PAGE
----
Microscale Plan to Break Bonds

Microscale Electrochemistry

“What are we doing to help kids achieve?”

First and foremost, I would like to give a shout out to Bob Worley for a couple of reasons. He just won a well deserved award for science teaching, the Royal Society of Chemistry 2021 Excellence in Secondary and Further Education Prize. He has done a remarkable job of supporting and developing microscale techniques and has always been helpful with suggesting great demonstrations and labs. (Please check out his website, his YouTube channel, the CLEAPSS YouTube channel and the CLEAPSS site. It was due to Bob that I attempted the following with my students.

Figure 1: Plastic petri dish with microscale carbon electrodes 


We were just getting into bonding. I like the idea of using electricity to break the bonds apart in water. We try to get on the discussion about evidence of what is the nature of the chemical bond and the role of electrons. It helps to have some evidence. Evidence is usually collected with a Hofmann apparatus. The platinum electrodes were not available so I tried to improvise with a set up inspired by an idea from CLEAPSS (UK). I used a plastic petri dish with two carbon electrodes. I also used plastic cardboard as my base (see figure 1).

Figure 2: Electrode plans courtesy of Bob Worley 


Bob (CLEAPSS) has plans that I think are a bit better than above (see figure 2). The electrodes slant downwards which prevents the drops from moving all over the electrodes (see figure 3).


Figure 3: You can see the electrodes point downward in Bob Worley's (CLEAPSS) electrode apparatus 


My students started seeing bubbles and noticed there were more bubbles on one side than on the other. It is not exactly a two to one ratio with carbon electrodes but students started to get the idea that a chemical change was occurring. They added a little bromothymol blue and started seeing a side that was acidic and one that was basic. We used some models to show the possible result of H+ and OH-. Could the current be responsible for breaking this apart? Finally, we examined it through an FLIR camera with infrared imaging. Heat was present. Could this be due to the chemical reaction or the current passing through the system? With multiple forms of evidence, a chemical reaction might be occurring.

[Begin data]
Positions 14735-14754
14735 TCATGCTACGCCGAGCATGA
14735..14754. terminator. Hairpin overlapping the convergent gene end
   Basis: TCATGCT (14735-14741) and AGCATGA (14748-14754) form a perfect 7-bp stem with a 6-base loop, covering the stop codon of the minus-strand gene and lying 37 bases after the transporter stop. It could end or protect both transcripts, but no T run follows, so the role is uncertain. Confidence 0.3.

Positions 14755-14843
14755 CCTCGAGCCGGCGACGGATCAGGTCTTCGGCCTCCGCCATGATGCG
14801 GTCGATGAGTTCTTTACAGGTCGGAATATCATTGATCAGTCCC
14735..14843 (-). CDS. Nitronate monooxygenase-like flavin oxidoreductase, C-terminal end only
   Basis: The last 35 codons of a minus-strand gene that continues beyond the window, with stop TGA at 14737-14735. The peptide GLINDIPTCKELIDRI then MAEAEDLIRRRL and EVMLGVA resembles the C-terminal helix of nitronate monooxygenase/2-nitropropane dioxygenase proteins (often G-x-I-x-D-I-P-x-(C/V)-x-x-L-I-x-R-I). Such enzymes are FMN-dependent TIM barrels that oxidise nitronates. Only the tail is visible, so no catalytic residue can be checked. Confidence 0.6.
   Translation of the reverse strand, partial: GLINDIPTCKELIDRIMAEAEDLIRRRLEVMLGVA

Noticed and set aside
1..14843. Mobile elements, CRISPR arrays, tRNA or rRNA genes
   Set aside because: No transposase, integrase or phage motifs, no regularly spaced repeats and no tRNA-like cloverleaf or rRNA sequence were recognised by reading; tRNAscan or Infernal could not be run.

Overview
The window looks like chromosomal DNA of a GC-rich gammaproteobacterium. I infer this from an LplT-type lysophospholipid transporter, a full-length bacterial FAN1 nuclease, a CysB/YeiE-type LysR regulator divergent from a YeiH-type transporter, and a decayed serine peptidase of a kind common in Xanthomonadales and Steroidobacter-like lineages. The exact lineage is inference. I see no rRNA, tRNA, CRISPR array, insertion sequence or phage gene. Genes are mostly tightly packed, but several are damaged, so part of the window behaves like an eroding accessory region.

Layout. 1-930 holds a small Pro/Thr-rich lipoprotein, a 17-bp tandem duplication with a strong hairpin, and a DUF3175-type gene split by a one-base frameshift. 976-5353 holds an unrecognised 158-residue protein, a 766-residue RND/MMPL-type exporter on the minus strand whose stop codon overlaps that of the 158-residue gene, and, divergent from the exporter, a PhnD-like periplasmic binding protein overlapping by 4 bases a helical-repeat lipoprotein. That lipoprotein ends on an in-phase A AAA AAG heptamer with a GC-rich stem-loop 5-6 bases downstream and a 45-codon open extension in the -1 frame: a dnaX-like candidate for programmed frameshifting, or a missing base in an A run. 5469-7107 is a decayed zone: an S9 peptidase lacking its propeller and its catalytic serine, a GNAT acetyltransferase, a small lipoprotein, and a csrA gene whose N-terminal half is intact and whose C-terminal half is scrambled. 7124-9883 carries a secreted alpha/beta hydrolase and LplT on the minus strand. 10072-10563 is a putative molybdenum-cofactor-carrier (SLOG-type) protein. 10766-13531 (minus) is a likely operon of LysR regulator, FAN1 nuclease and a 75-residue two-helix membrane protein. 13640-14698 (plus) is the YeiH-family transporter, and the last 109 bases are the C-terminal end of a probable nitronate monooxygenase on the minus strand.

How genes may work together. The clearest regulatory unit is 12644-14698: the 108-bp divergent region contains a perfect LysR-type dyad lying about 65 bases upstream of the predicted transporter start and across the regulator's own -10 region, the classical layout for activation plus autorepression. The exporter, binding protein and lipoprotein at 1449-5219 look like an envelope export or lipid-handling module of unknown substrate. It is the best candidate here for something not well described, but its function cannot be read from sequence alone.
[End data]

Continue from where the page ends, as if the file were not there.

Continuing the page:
We were able to introduce evidence for bonding along with evidence for chemical reactions in a extremely short amount of time. Students were able to wipe off the petri dish and repeat the experiment multiple times. This freedom led to more experiments and more questions. It was a nice teachable moment that I was glad to stumble upon.

Our next attempt at microscale experiments was to look at the melting points of some ionic and covalent compounds. A true  melting point apparatus is a bit out of our reach but we improvised with some aluminum foil on a hot plate. Students were able to get an idea of a range of melting points. It provided more questions than answers. Do all ionic compounds have high melting points?

This has been a weird year. I feel as if everyone has been really thrown off the tracks with the pandemic. It is almost like trying to re-learn how to teach and learn. The microscale experiments have been a huge help and a step in the right direction. Thanks to Bob again, CLEAPSS and the microscale community for trying to foster science inquiry and wonder during a difficult time!



General Safety

For Laboratory Work: Please refer to the ACS Guidelines for Chemical Laboratory Safety in Secondary Schools (2016).  

For Demonstrations: Please refer to the ACS Division of Chemical Education Safety Guidelines for Chemical Demonstrations.

Other Safety resources

RAMP: Recognize hazards; Assess the risks of hazards; Minimize the risks of hazards; Prepare for emergencies